Hi
I have been lurking and following this thread for some time now with a slightly bemused perplexed feeling wondering what some of the fuss is about.

None of my rubber powered model nose blocks ever fall out either in flight or on the ground, including that on my P30 and none of them have hooks or rubber bands holding them on. They just don't need it. They are simply held in by the friction of the locating block as per 99% of most rubber model plans.

Attached photo NO. 1 shows the back of a P30 nose black with the locating key piece built up from 1/4" by 1/16' strip balsa. It could have been made from 1/4" sheet but I was feeling a bit fancy that day. Attached photo NO.2 shows it from the side. I have a perfectly round locating block on another model and once again that would never fall out. Just make the keying block wide enough and a good tight friction fit (a few coats of dope can help) and it won't fall out.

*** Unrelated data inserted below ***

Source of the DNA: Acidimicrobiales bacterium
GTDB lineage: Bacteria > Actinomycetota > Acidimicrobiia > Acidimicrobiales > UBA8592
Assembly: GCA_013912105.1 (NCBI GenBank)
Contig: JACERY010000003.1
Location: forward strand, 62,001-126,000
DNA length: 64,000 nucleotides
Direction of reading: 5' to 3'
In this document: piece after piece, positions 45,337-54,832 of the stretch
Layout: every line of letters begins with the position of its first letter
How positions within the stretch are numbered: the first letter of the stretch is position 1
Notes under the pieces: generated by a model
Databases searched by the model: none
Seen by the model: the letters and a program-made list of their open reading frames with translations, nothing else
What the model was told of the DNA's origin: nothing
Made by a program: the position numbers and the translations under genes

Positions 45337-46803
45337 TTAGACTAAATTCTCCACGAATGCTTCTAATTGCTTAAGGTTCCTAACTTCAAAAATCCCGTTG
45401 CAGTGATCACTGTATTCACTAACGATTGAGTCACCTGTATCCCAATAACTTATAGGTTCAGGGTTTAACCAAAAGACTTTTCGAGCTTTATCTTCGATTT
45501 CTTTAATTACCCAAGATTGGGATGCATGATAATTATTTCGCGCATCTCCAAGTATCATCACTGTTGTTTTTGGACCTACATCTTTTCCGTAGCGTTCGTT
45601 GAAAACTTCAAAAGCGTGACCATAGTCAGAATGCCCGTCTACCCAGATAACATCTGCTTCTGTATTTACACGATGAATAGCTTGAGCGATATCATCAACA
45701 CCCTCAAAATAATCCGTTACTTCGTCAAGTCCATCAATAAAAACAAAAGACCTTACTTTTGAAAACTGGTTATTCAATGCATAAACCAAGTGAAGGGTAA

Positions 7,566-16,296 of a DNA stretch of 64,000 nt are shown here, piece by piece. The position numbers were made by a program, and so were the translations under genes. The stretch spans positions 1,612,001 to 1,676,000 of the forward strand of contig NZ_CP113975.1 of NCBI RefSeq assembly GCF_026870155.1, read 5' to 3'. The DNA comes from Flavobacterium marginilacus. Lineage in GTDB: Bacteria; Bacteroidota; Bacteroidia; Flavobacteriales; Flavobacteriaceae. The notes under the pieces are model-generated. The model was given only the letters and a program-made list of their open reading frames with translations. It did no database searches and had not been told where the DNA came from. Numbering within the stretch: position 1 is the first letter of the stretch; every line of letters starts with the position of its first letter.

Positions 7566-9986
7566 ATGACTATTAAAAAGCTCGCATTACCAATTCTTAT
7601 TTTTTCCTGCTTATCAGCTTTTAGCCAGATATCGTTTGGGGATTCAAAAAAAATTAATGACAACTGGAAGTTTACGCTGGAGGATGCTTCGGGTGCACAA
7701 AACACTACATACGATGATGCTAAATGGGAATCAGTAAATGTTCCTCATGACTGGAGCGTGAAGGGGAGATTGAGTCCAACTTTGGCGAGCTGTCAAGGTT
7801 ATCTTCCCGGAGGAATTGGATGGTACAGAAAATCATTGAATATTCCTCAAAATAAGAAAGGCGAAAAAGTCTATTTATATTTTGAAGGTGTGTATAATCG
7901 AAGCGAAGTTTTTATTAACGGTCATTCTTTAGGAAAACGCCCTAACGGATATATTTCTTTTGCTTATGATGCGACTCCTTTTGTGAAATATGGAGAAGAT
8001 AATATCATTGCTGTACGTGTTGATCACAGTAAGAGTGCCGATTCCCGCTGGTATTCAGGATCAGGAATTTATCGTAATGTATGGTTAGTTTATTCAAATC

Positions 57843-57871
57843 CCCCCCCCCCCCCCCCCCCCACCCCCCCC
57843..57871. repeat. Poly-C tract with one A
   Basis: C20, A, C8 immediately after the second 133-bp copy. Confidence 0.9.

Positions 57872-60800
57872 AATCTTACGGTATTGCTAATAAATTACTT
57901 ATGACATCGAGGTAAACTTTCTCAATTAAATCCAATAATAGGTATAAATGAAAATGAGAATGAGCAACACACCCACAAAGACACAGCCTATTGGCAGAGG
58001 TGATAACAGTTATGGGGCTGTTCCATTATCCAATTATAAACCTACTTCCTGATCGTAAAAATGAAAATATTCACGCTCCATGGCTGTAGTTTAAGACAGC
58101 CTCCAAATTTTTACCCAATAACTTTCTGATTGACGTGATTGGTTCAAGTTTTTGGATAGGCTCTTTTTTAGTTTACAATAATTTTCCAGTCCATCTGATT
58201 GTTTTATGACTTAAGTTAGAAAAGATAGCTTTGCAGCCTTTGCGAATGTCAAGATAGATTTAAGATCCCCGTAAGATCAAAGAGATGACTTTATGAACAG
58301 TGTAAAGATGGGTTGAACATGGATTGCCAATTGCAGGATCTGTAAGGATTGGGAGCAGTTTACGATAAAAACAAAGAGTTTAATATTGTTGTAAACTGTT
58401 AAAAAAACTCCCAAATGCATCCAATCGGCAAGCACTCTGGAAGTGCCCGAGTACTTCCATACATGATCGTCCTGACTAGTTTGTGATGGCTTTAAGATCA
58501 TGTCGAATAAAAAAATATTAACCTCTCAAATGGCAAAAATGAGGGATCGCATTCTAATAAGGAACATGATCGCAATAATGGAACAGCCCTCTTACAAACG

A tip for for winding tubes: I once again keep it very simple and cheap by making them from polypipe available everywhere in many different diameters. The winding tube for my P30 is made from 11/16" inside diameter polypipe 22" long. The winder end can be heated and then pushed against a hard flat surface to get a nice smooth protective "bell end" and the other end has a slot cut in it to slide onto the motor peg.

Cheers

Algy
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« Reply #73 on: October 13, 2010, 09:05:16 AM »

I hear you Algy. But I'm not sure how I'd accomplish making the noseblock fit snuggly into the turned aluminum nose ring AND still allow room to adjust the thrustline when needed (I'm still trimming my plane). If I had a Gizmo Geezer unit, where the small button containing the shaft has the thrust adjustments then a noseblock could be built around it that fit snuggly into the nose ring.

Flying the Pirate on the weekend I found that I could simply flip the rubber band forward after winding to secure the front end (got the idea from Tapio's description of his method). And after flying the band could be flipped back onto the motor tube. that way I didn't have to remove the rubber band at all. Pretty simple.

Tony
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« Reply #74 on: October 20, 2010, 07:40:50 AM »

I am working on new tube for P30 (balsa A-grain with modelspan ... inner, outer surface glass 25g/m2)

I try to do only glass tube (or kevlar)